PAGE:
The Federal Reserve approved new rules mandating U.S. banks to finance their operations with more equity, in addition to forcing compliance to tougher capital requirements. The new Basel regulations announced by the Fed will force banks to set aside more capital.
The FED agreed Tuesday new arrangements mandating U.S. banks to maintain common equity, representing shares plus retained earnings equal to 7 percent of risk-weighted assets. Besides the U.S. banks will be required to hold a higher leverage ratio of 3 percent of all assets without adjusting for risk.
Reprieve For Smaller Banks
Small and mid-size banks got a reprieve from the regulators after they waged a lobbying campaign targeting both regulators and law makers. The smaller banks have lobbied for exemptions as they didn’t cause markets to seize.
The Federal Reserve also dropped a provision from an earlier draft that required banks to hold higher amounts of capital for mortgage loans judged to be risky. The change was made after the housing industry and smaller community banks argued against this rule. They objected because they said it would restrict mortgage loans at a time when the housing industry was still struggling to recover.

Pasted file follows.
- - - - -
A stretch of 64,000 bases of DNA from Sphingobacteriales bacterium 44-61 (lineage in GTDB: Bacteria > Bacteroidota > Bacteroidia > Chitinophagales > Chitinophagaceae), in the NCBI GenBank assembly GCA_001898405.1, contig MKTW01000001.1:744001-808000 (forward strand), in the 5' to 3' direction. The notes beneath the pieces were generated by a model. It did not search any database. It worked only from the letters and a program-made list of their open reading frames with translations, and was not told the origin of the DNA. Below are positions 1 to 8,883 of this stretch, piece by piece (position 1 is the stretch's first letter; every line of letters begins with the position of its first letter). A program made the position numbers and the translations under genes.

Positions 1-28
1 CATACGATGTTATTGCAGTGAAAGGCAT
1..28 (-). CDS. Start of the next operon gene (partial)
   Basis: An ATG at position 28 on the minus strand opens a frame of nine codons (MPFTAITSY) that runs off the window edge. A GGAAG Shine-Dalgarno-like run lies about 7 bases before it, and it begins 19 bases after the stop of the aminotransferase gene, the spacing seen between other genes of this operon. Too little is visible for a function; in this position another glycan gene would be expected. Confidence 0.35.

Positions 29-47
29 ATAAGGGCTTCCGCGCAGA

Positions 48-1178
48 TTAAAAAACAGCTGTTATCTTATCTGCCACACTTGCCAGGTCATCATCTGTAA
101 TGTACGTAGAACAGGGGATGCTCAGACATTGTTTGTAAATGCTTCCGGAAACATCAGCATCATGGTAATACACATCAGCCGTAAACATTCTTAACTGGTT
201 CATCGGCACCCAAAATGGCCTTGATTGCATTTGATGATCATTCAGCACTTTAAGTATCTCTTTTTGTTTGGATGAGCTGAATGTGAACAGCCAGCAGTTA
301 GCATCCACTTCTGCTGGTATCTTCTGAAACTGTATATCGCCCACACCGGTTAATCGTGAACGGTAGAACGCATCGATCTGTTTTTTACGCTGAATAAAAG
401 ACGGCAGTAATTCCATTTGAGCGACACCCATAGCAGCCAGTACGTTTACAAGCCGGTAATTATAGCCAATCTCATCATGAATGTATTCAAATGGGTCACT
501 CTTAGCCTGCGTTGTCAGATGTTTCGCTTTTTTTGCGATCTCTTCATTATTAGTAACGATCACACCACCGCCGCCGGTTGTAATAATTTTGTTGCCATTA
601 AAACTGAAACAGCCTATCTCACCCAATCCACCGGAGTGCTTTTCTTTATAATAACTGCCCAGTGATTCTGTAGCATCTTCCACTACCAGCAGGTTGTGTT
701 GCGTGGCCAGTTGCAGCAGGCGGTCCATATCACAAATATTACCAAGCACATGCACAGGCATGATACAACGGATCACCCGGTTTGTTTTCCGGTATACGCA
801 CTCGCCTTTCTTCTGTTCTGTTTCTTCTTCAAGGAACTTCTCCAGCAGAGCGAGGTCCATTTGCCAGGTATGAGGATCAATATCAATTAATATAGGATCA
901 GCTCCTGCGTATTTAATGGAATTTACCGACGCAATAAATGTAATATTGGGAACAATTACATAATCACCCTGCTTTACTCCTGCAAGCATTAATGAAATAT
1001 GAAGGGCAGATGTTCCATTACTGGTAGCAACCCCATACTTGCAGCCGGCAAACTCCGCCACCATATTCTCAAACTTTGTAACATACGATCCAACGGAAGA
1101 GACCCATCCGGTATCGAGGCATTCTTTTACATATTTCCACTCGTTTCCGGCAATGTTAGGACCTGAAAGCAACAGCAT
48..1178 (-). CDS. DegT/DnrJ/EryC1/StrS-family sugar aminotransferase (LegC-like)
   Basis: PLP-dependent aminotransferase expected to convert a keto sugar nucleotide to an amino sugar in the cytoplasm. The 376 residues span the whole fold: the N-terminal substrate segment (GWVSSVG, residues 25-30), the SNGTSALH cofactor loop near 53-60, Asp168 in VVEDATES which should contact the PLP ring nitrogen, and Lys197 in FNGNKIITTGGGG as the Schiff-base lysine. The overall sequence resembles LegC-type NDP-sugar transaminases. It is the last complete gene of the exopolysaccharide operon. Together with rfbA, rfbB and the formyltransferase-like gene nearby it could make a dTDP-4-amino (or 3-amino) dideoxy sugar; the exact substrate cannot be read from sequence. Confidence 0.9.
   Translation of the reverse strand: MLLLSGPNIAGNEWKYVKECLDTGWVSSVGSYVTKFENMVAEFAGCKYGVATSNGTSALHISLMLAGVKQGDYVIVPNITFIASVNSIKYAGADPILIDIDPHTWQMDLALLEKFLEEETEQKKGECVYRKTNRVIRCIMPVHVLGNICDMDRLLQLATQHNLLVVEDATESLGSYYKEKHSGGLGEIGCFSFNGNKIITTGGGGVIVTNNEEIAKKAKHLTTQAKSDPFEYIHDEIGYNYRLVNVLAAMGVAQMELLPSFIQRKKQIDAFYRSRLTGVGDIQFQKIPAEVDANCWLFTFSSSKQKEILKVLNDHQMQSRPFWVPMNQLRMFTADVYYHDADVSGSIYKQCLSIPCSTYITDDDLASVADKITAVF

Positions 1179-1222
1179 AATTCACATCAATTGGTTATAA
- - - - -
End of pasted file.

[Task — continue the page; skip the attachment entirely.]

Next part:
The proposals are aimed at the eight top banks tagged as ‘systemically important’. The list includes Goldman Sachs Group Inc (NYSE:GS) and JPMorgan Chase & Co. (NYSE:JPM). The recent action answers many of the questions posed by critics that the FED doesn’t do much to rein in ‘too big to fail’ banks.
Basel III Rules Positive For Regionals
Goldman Sachs Group Inc (NYSE:GS) in its today’s equity research report feels the FED’s recent rules should translate into 70 bp of capital relief for regional banks. However for large-cap banks, the analysts don’t expect much clarity before July 9 as there is continued uncertainty around the key issue of the leverage ratio.
FED’s Action To Use Basel I Risk Weightings
Richard Ramsden and team feel the FED’s action to use Basel I risk weightings for residential mortgages and home equity loans would offer 50 bp of capital relief to the group, with major gains favoring First Republic Bank (NYSE:FRC), First Horizon National Corporation (NYSE:FHN), Bank of America Corp (NYSE:BAC), SunTrust Banks, Inc. (NYSE:STI) and KeyCorp (NYSE:KEY).
On the supplementary leverage ratio applicable to large-cap banks, the analysts feel investors have to wait till July 9 for clarity when FDIC is expected to meet.
As the next step, the FDIC will publish next week the more demanding leverage ratio, which could be as high as 6 percent.
The rules will be phased in, beginning in 2014 for large banks and 2015 for smaller ones.